If you are dealing with people whose day-to-day work is secure, and who don't have separate machines for that work, a separate network becomes harder to implement. If you put their machines onto a more secure network, they can't work easily with everybody else at the site, and they need a number of services. In this case, you'll need a full bastion host, and therefore probably a perimeter net to put it on. It's tempting to connect their machines to two networks -- the secure net and the insecure net -- so they can transmit confidential data over one and participate with the rest of the site on the other, but this is a configuration nightmare. If they're attached to both at once, each host is basically a dual-homed host firewall, with all the attendant maintenance problems. If they can only be attached to one at a time, things are more secure. However, configuring the machines is unpleasant for you, and moving back and forth is unpleasant for the user.
At a university, which tends not to have a single coherent network to start with, putting the registrar's office and the financial people on secure networks, firewalled from the rest of the university, will probably work. At a company or government office, where most people work in the same environment, look into using encryption in your applications instead.
Joint venture firewalls
Sometimes, organizations come together for certain limited reasons, such as a joint project; they need to be able to share machines, data, and other resources for the duration of the project. For example, look at the decision of IBM and Apple to collaborate on the PowerPC, a personal computer that runs a common operating system; undertaking one joint project doesn't mean that IBM and Apple have decided to merge their organizations or to open up all their operations to each other.
Although the two parties have decided to trust each other for the purposes of this project, they are still competitors. They want to protect most of their systems and information from each other. It isn't just that they may distrust each other; it's also that they can't be sure how good the other's security is. They don't want to risk that an intruder into their partner's system might, through this joint venture, find a route into their system as well. This security problem occurs even if the collaborators aren't also competitors.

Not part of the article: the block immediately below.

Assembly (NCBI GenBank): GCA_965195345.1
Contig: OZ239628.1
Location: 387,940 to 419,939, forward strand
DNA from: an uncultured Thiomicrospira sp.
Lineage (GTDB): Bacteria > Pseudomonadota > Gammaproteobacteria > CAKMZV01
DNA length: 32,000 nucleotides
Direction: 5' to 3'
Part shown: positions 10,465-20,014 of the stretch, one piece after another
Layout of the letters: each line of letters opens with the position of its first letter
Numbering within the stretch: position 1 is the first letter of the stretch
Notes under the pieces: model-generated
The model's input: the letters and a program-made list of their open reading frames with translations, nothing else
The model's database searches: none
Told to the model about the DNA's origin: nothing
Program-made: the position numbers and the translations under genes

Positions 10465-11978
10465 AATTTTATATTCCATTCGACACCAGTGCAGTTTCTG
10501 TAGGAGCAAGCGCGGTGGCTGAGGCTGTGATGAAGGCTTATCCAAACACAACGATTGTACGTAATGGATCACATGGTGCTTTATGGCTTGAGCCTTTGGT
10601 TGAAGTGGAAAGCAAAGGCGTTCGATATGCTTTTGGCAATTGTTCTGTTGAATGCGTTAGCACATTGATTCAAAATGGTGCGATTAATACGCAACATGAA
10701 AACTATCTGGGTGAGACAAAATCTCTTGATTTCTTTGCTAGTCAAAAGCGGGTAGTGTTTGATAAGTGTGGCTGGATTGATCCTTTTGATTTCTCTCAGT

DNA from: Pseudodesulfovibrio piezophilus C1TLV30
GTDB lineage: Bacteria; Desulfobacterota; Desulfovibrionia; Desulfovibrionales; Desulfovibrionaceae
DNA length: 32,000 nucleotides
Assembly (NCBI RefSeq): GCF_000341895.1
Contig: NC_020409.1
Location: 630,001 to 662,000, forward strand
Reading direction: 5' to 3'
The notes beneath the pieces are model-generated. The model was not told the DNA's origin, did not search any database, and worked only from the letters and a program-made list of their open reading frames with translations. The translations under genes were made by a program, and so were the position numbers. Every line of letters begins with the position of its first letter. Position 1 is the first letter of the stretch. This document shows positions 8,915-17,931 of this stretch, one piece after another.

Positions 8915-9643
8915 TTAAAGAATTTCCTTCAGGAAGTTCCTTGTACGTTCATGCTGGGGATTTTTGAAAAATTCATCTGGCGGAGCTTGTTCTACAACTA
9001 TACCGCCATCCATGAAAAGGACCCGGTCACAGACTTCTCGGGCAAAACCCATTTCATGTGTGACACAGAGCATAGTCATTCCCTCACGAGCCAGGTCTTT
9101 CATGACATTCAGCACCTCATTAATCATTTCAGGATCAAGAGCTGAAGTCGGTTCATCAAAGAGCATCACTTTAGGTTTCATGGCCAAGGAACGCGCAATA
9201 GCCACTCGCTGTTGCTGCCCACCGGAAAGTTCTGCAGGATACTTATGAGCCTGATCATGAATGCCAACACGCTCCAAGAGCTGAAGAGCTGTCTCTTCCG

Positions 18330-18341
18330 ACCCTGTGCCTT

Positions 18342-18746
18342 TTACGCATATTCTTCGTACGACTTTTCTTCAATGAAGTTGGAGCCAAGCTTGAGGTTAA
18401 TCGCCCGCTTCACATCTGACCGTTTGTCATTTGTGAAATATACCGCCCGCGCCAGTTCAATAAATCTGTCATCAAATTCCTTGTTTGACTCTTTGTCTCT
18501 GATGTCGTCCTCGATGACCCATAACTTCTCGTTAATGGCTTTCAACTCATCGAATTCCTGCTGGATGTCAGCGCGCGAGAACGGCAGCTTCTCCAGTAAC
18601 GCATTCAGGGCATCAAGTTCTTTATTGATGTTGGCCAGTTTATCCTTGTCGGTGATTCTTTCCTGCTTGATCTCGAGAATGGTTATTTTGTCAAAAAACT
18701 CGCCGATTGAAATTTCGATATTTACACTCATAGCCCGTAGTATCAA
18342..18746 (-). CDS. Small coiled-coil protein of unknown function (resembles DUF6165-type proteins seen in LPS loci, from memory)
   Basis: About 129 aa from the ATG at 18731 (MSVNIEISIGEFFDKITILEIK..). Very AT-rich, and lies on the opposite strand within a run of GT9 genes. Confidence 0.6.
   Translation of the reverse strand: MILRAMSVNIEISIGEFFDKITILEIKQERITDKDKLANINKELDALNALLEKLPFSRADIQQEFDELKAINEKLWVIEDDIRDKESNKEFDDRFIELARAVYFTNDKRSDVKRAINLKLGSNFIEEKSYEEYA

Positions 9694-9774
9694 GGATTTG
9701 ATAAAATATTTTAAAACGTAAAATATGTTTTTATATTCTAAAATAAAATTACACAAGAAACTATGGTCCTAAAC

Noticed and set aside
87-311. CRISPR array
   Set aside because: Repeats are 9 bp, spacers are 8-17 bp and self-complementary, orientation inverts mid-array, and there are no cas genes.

You may also want to connect to an external company because it is an outside vendor to you. A number of services depend on information transfer, from shipping (you tell them what you want to ship; they tell you what happened to your shipment) to architecture (you give them specifications; they give you designs) to chip fabrication (you send them the chip design, they give you status on the fabrication process). These outside vendors are not competitors in any sense, but they frequently also work for competitors of yours. They are probably aware of confidentiality issues and try to protect the information they are supposed to have, to the best of their ability. On the other hand, if there are routing slip-ups, and data you're not explicitly sending to them crosses their networks, they are probably going to be completely unconscious of it, and the data will be at risk.
This may seem far-fetched, but it turns out to be a fairly routine occurrence. One company was mystified to discover routes on its network for a competitor's internal network, and still more baffled to discover traffic using these routes. It turned out that the shortest route between them and their competitor was through a common outside vendor. The traffic was not confidential, because it was all traffic that would have gone through the Internet. On the other hand, the connection to the outside vendor was not treated as if it were an Internet connection (the outside vendor itself was not Internet-connected, and nobody had considered the possibility of it cross-connecting Internet-connected clients). Both companies had sudden, unexpected, and unprotected vulnerabilities.
An internal firewall limits exposure in such a situation. It provides a mechanism for sharing some resources, while protecting most of them. Before you set out to build an internal firewall, be sure you're clear on what you want to share, protect, and accomplish. Ask these questions:
An `arms-length relationship': shared-perimeter networks
Shared perimeter networks are a good way to approach joint networks. Each party can install its own router, under its own control, onto a perimeter net between the two organizations. In some configurations, these two routers might be the only machines on the perimeter net, with no bastion host. If this is the case, then the "net" might simply be a high-speed serial line (such as a 56-kilobit-per-second line or T1/E1 line) between the two routers, rather than an Ethernet or another type of local area network.